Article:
The Heat will probably consider starting Andersen for Game 3, or at least maximize his time with Bosh, but like other players of his ilk, it’s not a guarantee you’re getting exponential gains in utility with increased time. As he took his only free throws of the game, Mike Breen made reference to the Birdman’s limitations.“He just plays as hard as he can until he gets tired,” Breen said. “Then he raises his hand to Erik Spoelstra.” For 28 minutes, he’s ephedrine in giant human form; for the rest of the time, he’s just like us.
That’s What’s Hot in the Streets?
Andrew Sharp: In an alternate universe, we’re not talking about LeBron today. We’re not even talking about the Heat down 2-0, because that wasn’t the craziest thing that could have happened last night.
In our alternate universe, the Pacers won, and all that matters today is Lance Stephenson and his entourage. You have Maverick Carter and Jay Z, LeBron? Lance has THIS GUY.
That’s Lance’s hype man, as Jalen Rose explained pregame. The Duke Da God to his Cam’ron.
In our alternate universe, Duke Da Lance was in the family section last night. After 10 points in the first quarter, Duke was just calmly nodding his head. Like, “Yep. This is what Lance does. We tried to tell you.”
By the third quarter, Duke had his shirt off, screaming about Brooklyn in the middle of Indiana.
Because what’s cooler than blowing up in a contract year? Blowing up, having the whole season crash back to earth and costing yourself $20-$30 million in the process, and then making it all back in two games.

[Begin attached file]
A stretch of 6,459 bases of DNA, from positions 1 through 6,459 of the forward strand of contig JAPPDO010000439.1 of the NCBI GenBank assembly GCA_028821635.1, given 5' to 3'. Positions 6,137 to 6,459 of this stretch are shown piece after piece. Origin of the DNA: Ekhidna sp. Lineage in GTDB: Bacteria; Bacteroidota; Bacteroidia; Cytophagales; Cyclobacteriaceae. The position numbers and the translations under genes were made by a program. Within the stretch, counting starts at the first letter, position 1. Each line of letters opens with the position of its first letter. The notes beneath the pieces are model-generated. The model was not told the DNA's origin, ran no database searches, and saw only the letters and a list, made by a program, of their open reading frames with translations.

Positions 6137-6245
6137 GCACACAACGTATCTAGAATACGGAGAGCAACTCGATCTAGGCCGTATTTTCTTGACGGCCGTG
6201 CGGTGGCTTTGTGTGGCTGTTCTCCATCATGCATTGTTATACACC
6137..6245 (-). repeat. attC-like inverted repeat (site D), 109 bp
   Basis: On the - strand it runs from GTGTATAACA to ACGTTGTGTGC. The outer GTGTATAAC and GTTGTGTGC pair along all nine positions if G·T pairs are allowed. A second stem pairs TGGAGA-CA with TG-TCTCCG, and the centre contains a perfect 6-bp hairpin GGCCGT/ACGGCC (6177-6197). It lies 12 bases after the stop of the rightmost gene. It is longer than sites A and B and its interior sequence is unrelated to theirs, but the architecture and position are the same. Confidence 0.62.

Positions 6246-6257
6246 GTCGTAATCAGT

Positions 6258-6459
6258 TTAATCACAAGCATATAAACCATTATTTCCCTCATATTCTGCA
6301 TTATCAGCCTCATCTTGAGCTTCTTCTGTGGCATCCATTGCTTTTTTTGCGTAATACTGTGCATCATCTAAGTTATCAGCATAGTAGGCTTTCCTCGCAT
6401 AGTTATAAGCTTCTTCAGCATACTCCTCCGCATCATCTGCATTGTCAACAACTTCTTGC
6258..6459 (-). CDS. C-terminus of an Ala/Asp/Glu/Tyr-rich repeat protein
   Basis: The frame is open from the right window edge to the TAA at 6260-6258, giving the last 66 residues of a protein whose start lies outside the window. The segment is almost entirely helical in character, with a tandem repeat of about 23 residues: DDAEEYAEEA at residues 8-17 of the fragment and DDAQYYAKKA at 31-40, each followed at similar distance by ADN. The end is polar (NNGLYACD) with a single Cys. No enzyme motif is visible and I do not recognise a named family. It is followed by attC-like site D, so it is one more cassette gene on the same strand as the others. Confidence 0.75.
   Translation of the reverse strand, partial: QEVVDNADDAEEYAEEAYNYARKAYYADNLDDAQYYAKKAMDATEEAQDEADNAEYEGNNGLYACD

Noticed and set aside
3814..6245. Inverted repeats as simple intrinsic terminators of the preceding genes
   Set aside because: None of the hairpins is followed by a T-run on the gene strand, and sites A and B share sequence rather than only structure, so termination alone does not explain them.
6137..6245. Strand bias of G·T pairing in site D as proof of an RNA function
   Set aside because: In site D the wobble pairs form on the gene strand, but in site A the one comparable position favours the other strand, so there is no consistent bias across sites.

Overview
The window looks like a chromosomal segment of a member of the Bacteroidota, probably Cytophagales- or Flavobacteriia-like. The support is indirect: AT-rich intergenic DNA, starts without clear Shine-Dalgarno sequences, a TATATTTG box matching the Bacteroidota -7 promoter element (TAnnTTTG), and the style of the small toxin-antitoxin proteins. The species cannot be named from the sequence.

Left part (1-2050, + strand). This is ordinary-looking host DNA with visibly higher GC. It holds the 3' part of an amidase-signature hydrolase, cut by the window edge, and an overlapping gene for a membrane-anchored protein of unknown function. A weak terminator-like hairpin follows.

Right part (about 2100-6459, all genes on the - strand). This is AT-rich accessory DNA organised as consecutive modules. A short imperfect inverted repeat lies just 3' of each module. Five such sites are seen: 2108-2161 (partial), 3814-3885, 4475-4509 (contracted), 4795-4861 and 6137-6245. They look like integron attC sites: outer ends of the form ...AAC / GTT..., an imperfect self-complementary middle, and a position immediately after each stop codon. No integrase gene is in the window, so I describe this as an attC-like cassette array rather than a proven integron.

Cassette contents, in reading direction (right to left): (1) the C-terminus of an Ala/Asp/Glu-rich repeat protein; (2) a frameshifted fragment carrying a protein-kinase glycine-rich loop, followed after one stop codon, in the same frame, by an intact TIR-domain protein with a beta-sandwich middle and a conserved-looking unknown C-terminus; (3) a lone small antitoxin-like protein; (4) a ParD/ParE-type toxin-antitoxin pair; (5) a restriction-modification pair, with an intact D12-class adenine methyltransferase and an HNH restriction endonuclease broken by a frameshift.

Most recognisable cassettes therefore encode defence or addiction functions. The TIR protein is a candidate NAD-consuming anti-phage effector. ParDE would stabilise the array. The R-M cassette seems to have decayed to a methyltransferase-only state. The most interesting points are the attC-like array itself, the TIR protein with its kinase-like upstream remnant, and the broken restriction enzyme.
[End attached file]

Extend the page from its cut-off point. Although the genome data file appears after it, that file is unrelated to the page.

Now pay attention to this part. Let Jason Gallagher describe it: “After Lance celebrates with fans, he starts heading back to his teammates on the court BUT HOLD THE FUCKING PHONE — he sees there is an opportunity for a high-five tunnel using the front row and the security guards, and changes directions to take full advantage of the tunnel he resourcefully manufactured for himself.”
The high-five tunnel plus that money photo is basically the American dream.
In our alternate universe, this is all anyone needs to talk about today. You don’t have to love Stephenson, but if you can’t enjoy him against the Heat, there’s probably something wrong with you. None of the Pacers are scared of the Heat, but Lance is REALLY not scared.
So we’re talking about Brooklyn. We’re talking about that ridiculous move he does where he palms the ball and holds it out like he’s Michael Jordan. We’re talking about trips to the Bird Cave. We’re talking about the unhealthy drives to the rim and the irresponsible pull-ups that keep going in. We’re talking about Dwyane Wade waking up in the middle of the night thinking of Stephenson. We’re talking about a revolution.
That universe is where I’m living today, because it was real for most of the game last night. Maybe LeBron and Wade came to life late in the fourth and blitzed the Pacers, whatever. Maybe Paul George was concussed down the stretch and Lance ran out of gas after playing almost the whole game. Maybe the Pacers fell apart, the Heat took control of the series, and now Born Ready Christmas means nothing. Maybe it will all be forgotten.
OR MAYBE NOT.